Restaurant Dynamics - If you have a facility that needs refrigeration equipment fixed, they’ve got you covered.

 We also have partitions and other products that can help encourage distancing and keep people safe at https://www.cuttingboardcompany.com/personal-protection-equipment/
 Thanks and be safe and stay positive!

Dave Brautigan

CEO

 

 

Cell: 404.886.5628

Office: 678.636.2500

Fax: 678.636.2516

dave@mixtapeventures.com

2578 Old Rockbridge Road

Norcross, Georgia USA 30071

 

5. Stephens County Update

The Georgia Department of Health has reported a total of forty-one (41) positive cases and one death for Stephens County: https://dph.georgia.gov/covid-19-daily-status-report 

Stephens County Hospital has added additional details to their COVID-19 Positive Result Statistics.  

Tests Completed: 165
Positive Results: 22
Negative Results: 126

Pending Results: 17

 

NGPG Toccoa Clinic is reporting their statistics

Tests Completed: 102
Positive Results: 17
Negative Results: 77

Pending Results: 8

 

6. How can SCDA better serve you?
We want to know, during this challenging time, how we can better meet your needs as a valuable business and employer in Toccoa-Stephens County. Please call 229-886-2332 or email Tim@SCDA.biz. 

 

Please continue to stay safe and check our website for additional information and up to date statistics: https://www.scda.biz/local-resources 

COVID-19 Update - 4/21

1. Georgia Governor Kemp to ease some of the Shelter in Place restrictions starting April 24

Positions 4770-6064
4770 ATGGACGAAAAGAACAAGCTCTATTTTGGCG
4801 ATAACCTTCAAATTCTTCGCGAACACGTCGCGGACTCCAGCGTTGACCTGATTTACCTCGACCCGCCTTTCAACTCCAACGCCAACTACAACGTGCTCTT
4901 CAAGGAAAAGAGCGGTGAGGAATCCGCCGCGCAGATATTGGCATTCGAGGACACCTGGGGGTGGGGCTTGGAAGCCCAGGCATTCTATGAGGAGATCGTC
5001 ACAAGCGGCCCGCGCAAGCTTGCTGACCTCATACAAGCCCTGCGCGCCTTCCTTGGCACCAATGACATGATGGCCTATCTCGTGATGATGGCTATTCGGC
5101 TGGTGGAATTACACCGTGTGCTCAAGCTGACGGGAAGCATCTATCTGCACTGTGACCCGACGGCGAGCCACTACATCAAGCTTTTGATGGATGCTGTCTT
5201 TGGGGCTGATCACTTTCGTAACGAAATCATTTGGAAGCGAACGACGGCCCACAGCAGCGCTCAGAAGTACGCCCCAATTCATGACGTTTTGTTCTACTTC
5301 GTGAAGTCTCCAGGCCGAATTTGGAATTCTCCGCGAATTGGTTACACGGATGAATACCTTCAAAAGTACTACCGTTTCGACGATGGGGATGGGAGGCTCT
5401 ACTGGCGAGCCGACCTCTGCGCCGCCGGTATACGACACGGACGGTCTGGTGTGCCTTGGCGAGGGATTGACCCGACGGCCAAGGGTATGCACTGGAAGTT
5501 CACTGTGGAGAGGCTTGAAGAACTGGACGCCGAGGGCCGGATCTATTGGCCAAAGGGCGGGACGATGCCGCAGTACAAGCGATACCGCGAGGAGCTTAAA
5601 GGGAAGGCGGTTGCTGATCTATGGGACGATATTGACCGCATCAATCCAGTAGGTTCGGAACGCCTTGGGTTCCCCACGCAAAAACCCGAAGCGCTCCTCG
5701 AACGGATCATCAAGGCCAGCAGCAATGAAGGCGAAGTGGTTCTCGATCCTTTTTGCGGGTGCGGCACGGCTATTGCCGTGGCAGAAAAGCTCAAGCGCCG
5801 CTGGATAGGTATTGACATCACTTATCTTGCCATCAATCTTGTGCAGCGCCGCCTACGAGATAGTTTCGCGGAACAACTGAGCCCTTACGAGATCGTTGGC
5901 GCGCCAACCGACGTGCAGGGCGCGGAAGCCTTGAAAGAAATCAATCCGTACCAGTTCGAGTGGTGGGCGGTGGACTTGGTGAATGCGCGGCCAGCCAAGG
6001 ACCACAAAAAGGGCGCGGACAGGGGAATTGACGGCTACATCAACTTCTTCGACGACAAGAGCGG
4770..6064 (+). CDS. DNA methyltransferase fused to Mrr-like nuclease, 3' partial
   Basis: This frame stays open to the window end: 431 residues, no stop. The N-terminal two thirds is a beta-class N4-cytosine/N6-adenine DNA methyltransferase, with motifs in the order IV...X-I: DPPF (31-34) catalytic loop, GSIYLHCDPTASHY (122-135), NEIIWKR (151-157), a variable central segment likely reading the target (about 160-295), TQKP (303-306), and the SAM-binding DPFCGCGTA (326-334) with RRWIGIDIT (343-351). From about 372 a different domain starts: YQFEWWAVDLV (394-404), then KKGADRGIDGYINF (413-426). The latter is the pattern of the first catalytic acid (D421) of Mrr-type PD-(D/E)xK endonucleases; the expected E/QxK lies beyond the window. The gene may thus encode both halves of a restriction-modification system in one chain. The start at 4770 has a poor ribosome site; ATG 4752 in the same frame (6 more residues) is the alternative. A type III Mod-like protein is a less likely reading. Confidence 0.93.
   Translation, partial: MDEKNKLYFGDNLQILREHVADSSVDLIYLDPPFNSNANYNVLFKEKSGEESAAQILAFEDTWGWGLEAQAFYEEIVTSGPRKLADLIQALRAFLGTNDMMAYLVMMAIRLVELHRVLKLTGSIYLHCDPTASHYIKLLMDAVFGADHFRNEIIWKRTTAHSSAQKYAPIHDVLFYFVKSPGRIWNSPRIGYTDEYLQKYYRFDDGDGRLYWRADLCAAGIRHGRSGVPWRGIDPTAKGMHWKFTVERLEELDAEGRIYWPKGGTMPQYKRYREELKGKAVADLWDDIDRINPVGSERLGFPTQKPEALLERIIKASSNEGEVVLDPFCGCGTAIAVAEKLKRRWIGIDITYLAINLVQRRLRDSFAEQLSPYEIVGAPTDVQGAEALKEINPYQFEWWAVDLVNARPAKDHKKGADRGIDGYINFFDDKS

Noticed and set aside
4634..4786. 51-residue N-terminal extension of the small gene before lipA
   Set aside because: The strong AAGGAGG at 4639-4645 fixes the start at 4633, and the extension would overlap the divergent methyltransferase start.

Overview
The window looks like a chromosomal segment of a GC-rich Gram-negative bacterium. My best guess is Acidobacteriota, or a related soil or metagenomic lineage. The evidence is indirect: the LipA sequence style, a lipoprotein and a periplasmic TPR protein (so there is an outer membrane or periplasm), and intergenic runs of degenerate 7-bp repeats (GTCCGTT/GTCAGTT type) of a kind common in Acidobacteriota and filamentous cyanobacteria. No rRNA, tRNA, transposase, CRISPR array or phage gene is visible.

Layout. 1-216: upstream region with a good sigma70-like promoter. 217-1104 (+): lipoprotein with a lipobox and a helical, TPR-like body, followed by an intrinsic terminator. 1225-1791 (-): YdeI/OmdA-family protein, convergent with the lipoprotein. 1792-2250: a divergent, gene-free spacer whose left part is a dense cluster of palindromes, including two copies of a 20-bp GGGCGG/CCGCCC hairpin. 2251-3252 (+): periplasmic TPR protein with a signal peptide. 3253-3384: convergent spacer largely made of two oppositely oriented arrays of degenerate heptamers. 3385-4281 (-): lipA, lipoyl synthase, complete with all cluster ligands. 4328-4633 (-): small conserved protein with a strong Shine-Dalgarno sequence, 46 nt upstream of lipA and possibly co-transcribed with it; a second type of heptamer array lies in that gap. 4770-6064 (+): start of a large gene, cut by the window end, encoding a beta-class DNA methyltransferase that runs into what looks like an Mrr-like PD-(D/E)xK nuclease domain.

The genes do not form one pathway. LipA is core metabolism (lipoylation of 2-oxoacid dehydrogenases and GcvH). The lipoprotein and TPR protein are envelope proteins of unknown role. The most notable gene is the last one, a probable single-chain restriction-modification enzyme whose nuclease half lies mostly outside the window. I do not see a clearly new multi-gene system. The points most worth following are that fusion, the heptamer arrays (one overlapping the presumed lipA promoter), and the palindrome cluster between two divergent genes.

Gov. Brian Kemp will lift some of the restrictions he put in place earlier this month to combat the spread of the coronavirus, saying that his shelter-in-place order and social distancing measures were starting to slow the outbreak. (Read the Atlanta Journal Constitution story here.)

 

You can read the Governor’s remarks here and view the Executive Order he signed here.  You can also find President Trump’s Guidelines for Reopening America here.

Included in the Executive Order:

Medical practices, dental practices, orthodontics practices, optometry practices, physical therapists, ambulatory surgical centers, physicians performing elective surgeries, healthcare institutions, medical facilities and any and all other healthcare-related practices and services that have ceased operations should begin treating patients in accordance with the Centers for Disease Control and Prevention guidelines, Centers for Medicare and Medicaid Service guidelines and provisions of the Executive Order.

April 24 – All gyms, fitness centers, bowling alleys, body art studios, estheticians, hair designers, massage therapists may begin in-person Minimum Basic Operations as defined by the Executive Order.

April 27 - Subject to social distancing and sanitation mandates, theaters, private social clubs and restaurant dine-in services will be allowed to reopen.
Bars, nightclubs, operators of amusement park rides and live performance venues will remain closed.